Advanced search
Start date
Betweenand

STRUCTURAL STUDIES WITH SNAKE VENOM TOXINS FROM AMAZON REGION

Grant number: 13/10611-7
Support type:Scholarships in Brazil - Scientific Initiation
Effective date (Start): August 01, 2013
Effective date (End): July 31, 2014
Field of knowledge:Biological Sciences - Biophysics - Molecular Biophysics
Principal Investigator:Marcos Roberto de Mattos Fontes
Grantee:Edson José Comparetti
Home Institution: Instituto de Biociências (IBB). Universidade Estadual Paulista (UNESP). Campus de Botucatu. Botucatu , SP, Brazil

Abstract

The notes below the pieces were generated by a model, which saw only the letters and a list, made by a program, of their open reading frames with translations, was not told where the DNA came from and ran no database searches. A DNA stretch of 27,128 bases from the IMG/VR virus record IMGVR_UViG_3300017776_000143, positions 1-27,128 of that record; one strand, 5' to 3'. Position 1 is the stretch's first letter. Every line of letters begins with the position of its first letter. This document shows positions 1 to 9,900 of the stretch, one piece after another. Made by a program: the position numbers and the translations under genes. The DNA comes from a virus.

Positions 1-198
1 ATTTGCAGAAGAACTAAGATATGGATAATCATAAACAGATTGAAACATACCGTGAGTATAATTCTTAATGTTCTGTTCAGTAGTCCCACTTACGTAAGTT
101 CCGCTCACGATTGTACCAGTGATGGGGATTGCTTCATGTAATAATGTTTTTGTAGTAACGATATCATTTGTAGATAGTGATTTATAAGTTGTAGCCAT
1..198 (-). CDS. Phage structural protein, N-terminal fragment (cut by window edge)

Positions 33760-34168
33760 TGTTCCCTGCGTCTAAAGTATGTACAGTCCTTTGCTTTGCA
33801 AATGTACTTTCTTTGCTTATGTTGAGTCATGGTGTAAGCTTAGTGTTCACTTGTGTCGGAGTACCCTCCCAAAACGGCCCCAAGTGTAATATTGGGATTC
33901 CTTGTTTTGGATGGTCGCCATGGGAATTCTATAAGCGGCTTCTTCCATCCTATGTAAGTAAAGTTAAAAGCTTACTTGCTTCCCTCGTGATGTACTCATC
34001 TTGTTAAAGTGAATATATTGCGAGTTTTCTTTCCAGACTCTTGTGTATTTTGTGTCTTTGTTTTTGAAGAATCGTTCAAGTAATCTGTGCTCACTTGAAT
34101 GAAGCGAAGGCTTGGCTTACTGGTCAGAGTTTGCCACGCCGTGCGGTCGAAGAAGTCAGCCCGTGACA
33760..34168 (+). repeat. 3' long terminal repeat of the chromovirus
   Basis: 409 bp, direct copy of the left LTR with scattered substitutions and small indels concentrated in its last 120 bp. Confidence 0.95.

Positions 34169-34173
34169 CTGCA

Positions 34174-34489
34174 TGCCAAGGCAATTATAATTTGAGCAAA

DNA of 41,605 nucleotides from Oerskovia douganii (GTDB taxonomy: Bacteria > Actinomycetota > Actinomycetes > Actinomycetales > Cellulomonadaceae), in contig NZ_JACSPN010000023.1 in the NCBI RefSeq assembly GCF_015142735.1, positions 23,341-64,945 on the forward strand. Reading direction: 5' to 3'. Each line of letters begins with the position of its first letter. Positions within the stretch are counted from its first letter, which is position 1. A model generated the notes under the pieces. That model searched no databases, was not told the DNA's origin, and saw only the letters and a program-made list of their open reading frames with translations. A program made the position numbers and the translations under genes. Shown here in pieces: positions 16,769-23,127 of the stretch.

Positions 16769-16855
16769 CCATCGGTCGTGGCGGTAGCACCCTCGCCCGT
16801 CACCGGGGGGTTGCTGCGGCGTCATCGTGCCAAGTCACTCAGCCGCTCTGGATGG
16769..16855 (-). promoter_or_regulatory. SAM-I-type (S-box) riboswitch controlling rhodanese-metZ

The snake bite poisoning is a public health problem in many tropical and subtropical countries and was recently included in the list of the Neglected Tropical Diseases World Health Organization. In Latin America, the vast majority of accidents are caused by snakes of the Bothrops and Crotalus. One of the main problems associated with Bothrops poisoning is the prominent local damage caused by the bite of these snakes, and the phospholipase A2 and metalloproteinases are the major constituents. In this project, we propose that the student works with phospholipase A2 (PLA2s) and phospholipase A2 homologues (Lys49-PLA2s) from the venom of a serpent Amazon (Bothrops brazili) little studied functionally and structurally, since most studies are done with snakes originating from the rainforest or savanna. The structural analysis of proteins of this poison was started about two years in our laboratory and allowed to crystallize three PLA2s with myotoxic activity (two Lys49-PLA2 and one PLA2) with the publication of an article in the journal Acta Crustallogaphica in 2012 in which the student is coauthor. In the project we are proposing the conclusion of refinement / modeling and structural analysis of both Lys49-PLA2 (MT-II and BbTX-II) with subsequent writing of a scientific paper. The student also will work with the optimization of crystals, X-ray diffraction data collection, refinement / modeling and structural analysis of the catalytic and myotoxic PLA2 (BbTX-III). The student selected to develop the project works in the Laboratory of Molecular Structure (LBME) since the first half of their undergraduate degree and already has PIBIC-CNPq fellowship that end on August 2013, moreover, it has shown excellent performance in academic Medical Physics course, being one of the top students in his class. This project also allows the inclusion of the student in all techniques of protein crystallography (crystallization, elucidation, modeling, refinement, structural analysis and writing of a scientific paper) which may qualify him to act fully in the area that is lacking of qualified people.